The Americans May Leave Afghanistan, but the Forever War Will Grind On

Main Image Credit Afghan security forces and a British soldier with NATO-led Resolute Support Mission stand guard at the site of a suicide attack in Kabul, Afghanistan, 31 May 2019. Courtesy of Reuters/Alamy Stock/Omar Sobhani

Joe Biden may be withdrawing US troops from the ground, but given the continuing threat of terrorism that will emanate from Afghanistan it is unlikely that NATO will be able to fully disengage.

As the administration of Joe Biden announces a full US withdrawal of forces from Afghanistan by 11 September, the recent chapter of Afghanistan’s history, characterised by serious Western involvement, is finally drawing to a close. The current Afghan government is unlikely to survive. The Taliban have been slowly wresting control of the country from their opponents for several years, and are already in de facto control of much of the countryside. This process will likely accelerate after US forces complete their withdrawal. A victorious Taliban regime would be similar in outlook and in its approach to governance as it was before in 2001: a conservative theocracy uninterested in either development or human rights.

A continuation of material support alone is unlikely to prop up the Afghan government for long. Even with the current levels of external support, the Afghan government only controls perhaps 32% of the country and has been steadily losing ground. Endemic corruption and a lack of military cohesion have hampered attempts to stabilise the situation, and the government has been unable to provide security for or win the trust of its people. The Taliban have recently been successful at preventing the movement of forces along Afghanistan’s main highways, isolating large parts of the country from Kabul. Air power, which has been key to the survival of Afghan government forces up until now, will be impossible to coordinate effectively once the remaining NATO military advisers are withdrawn. While the Afghan government classifies its casualty figures, the level of attrition that Afghan security forces are suffering has reportedly increased to unsustainable levels, raising the possibility of military collapse.

The withdrawal and probable consequences also have serious implications for other NATO allies contributing to the mission, particularly the UK. The withdrawal is total, not limited to ending combat operations, and includes the closure of all NATO basing in-country and the withdrawal of all 7,000 remaining non-US NATO forces. As the NATO coalition depends on the backbone of US basing, logistics and medical support to operate in-theatre, a support network that would be prohibitively expensive for other countries to replicate, there is no prospect for a continued national presence independent of the US by any NATO member disagreeing with the decision, regardless of its specific national interests in the region.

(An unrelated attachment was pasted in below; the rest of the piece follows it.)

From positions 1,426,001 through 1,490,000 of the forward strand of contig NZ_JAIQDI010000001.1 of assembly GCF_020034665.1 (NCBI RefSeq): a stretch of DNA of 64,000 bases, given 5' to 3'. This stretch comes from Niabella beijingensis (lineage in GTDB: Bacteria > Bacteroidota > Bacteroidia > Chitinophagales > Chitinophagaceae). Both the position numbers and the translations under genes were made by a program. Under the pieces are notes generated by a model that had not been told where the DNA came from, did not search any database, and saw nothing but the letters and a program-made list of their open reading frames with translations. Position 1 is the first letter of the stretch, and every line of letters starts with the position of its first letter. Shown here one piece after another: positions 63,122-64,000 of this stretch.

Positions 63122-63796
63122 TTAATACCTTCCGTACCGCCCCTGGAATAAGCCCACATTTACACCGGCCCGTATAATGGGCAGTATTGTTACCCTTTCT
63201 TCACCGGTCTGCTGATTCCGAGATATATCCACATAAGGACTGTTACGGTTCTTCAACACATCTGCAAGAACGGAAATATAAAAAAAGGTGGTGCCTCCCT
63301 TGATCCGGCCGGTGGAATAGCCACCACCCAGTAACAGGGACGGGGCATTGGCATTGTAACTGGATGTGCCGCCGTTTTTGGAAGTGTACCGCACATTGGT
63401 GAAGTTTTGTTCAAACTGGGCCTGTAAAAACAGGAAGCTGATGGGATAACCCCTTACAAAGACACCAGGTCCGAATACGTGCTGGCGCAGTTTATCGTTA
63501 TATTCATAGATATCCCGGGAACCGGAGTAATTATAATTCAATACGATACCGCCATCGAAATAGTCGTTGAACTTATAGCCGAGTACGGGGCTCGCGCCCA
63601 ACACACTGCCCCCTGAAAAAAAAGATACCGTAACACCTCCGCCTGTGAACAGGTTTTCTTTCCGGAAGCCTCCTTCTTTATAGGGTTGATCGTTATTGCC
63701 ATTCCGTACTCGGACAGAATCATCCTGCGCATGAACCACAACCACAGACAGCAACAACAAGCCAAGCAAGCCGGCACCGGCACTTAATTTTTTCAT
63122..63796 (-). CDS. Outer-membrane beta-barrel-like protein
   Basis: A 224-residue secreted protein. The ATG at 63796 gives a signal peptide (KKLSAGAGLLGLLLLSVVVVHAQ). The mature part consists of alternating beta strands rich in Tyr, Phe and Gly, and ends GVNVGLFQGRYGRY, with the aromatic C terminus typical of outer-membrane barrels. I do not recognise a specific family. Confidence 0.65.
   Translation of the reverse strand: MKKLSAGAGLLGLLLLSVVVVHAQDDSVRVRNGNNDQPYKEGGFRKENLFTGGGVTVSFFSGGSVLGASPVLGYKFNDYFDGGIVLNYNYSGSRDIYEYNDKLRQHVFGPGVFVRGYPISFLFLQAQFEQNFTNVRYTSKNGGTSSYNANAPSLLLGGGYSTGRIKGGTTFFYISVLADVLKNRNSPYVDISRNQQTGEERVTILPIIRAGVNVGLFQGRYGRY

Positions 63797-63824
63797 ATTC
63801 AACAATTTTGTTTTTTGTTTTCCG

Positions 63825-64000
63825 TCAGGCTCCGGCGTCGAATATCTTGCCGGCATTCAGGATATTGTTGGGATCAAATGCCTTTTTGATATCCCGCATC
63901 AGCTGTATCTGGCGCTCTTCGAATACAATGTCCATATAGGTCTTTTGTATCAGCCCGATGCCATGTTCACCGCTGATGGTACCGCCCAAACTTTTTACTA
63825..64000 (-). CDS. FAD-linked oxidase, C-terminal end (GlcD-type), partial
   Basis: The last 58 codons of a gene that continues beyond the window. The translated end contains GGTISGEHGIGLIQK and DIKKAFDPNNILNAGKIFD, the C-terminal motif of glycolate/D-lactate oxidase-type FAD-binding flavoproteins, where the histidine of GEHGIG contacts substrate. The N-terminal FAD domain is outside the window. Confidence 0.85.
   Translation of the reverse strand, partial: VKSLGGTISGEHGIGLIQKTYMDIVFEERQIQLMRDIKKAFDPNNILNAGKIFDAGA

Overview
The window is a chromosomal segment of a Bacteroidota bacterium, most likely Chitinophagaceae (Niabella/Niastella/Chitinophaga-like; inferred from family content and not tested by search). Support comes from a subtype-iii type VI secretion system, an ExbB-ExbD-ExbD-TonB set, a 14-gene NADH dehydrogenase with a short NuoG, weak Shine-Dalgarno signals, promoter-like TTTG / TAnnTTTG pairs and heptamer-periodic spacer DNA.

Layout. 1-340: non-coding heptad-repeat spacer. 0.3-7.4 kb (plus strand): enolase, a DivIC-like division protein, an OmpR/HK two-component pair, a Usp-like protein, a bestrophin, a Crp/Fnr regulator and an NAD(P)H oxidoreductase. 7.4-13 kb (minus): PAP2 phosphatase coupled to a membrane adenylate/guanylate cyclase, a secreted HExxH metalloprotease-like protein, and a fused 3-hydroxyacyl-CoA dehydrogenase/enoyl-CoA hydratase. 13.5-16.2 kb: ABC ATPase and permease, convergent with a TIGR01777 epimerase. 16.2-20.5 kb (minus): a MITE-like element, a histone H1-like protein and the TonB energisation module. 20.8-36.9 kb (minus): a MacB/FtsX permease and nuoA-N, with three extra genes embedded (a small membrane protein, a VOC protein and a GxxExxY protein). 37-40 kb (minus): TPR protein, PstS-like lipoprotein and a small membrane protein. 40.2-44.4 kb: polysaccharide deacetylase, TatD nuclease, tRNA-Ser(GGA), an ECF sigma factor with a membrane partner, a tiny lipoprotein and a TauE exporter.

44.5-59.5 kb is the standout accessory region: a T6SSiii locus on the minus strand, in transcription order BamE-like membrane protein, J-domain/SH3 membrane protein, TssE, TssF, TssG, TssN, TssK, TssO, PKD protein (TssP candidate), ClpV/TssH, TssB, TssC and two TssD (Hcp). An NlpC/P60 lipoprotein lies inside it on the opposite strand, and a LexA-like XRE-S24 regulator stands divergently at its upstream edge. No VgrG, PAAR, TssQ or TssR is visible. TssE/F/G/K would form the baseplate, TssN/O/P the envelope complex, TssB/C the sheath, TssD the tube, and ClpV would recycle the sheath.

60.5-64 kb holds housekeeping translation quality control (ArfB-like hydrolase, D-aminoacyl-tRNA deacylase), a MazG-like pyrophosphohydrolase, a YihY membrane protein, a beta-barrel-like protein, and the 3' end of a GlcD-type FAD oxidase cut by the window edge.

A Manageable Risk?

The key to understanding the change in policy is the Biden administration’s determination that the terrorist threat from Afghanistan will be manageable without military forces present on the ground. A major effect of the Afghanistan campaign was to suppress, though not eliminate, the ability of terrorist groups to shelter there. The counterterrorism-focused nature of NATO’s mission, which often sidelined other initiatives focused on controlling the heroin trade and promoting development, was as much a reflection of the genuinely high threat posed by organisations such as Al-Qa’ida as it was of Western fixation with terrorist threats.

Regardless, the Biden administration’s strategy is predicated on one of two assumptions: either terrorists will not be able to operate from Afghanistan, or they can be contained there by global counterterrorism efforts ensuring that any attempt by Afghanistan-based terrorist organisations to operate abroad can be identified and neutralised.

The former eventuality is unlikely. If the Taliban take over, Al-Qa’ida and other organisations will regain a significant base of operations. The closest the Taliban came to divesting themselves of their Al-Qa’ida links was during negotiations in late 2001 before the US-led invasion. And even had these negotiations been allowed to run their course, it is doubtful whether the Taliban would have accepted US demands. Still, such an outcome was at least a possibility, albeit a remote one, two decades ago. But current Taliban statements about preventing Al-Qa’ida from establishing a presence in the country should not be taken seriously. Even at their lowest ebb during the counterinsurgency campaign the two groups remained close-knit, and the strongest incentives, those of a conditions-based withdrawal or continued conflict, for the Taliban to break ties have now been removed. This means that the global community, including the UK, must accept and manage a heightened terrorist threat emanating from Afghanistan in the near future.